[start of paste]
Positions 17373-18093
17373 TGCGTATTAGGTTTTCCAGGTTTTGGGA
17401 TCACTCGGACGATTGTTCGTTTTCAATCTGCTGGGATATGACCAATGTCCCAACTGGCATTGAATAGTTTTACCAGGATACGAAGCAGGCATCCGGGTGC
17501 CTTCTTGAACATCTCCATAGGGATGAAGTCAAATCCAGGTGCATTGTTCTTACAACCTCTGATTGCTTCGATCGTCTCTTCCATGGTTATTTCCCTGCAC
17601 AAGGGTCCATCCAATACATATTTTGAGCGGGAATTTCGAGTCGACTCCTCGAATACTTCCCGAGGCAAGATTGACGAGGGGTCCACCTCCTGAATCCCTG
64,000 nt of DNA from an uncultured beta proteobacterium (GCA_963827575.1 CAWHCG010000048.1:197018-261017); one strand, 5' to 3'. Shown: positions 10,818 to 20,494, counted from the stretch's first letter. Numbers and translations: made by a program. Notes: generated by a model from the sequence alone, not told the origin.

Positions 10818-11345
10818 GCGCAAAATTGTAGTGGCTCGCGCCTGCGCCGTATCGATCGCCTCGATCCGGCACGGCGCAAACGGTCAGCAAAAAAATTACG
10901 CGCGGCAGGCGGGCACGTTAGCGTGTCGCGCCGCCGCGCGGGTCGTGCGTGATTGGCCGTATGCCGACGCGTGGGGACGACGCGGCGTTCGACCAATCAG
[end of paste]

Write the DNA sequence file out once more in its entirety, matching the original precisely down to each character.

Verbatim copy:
Positions 17373-18093
17373 TGCGTATTAGGTTTTCCAGGTTTTGGGA
17401 TCACTCGGACGATTGTTCGTTTTCAATCTGCTGGGATATGACCAATGTCCCAACTGGCATTGAATAGTTTTACCAGGATACGAAGCAGGCATCCGGGTGC
17501 CTTCTTGAACATCTCCATAGGGATGAAGTCAAATCCAGGTGCATTGTTCTTACAACCTCTGATTGCTTCGATCGTCTCTTCCATGGTTATTTCCCTGCAC
17601 AAGGGTCCATCCAATACATATTTTGAGCGGGAATTTCGAGTCGACTCCTCGAATACTTCCCGAGGCAAGATTGACGAGGGGTCCACCTCCTGAATCCCTG
64,000 nt of DNA from an uncultured beta proteobacterium (GCA_963827575.1 CAWHCG010000048.1:197018-261017); one strand, 5' to 3'. Shown: positions 10,818 to 20,494, counted from the stretch's first letter. Numbers and translations: made by a program. Notes: generated by a model from the sequence alone, not told the origin.

Positions 10818-11345
10818 GCGCAAAATTGTAGTGGCTCGCGCCTGCGCCGTATCGATCGCCTCGATCCGGCACGGCGCAAACGGTCAGCAAAAAAATTACG
10901 CGCGGCAGGCGGGCACGTTAGCGTGTCGCGCCGCCGCGCGGGTCGTGCGTGATTGGCCGTATGCCGACGCGTGGGGACGACGCGGCGTTCGACCAATCAG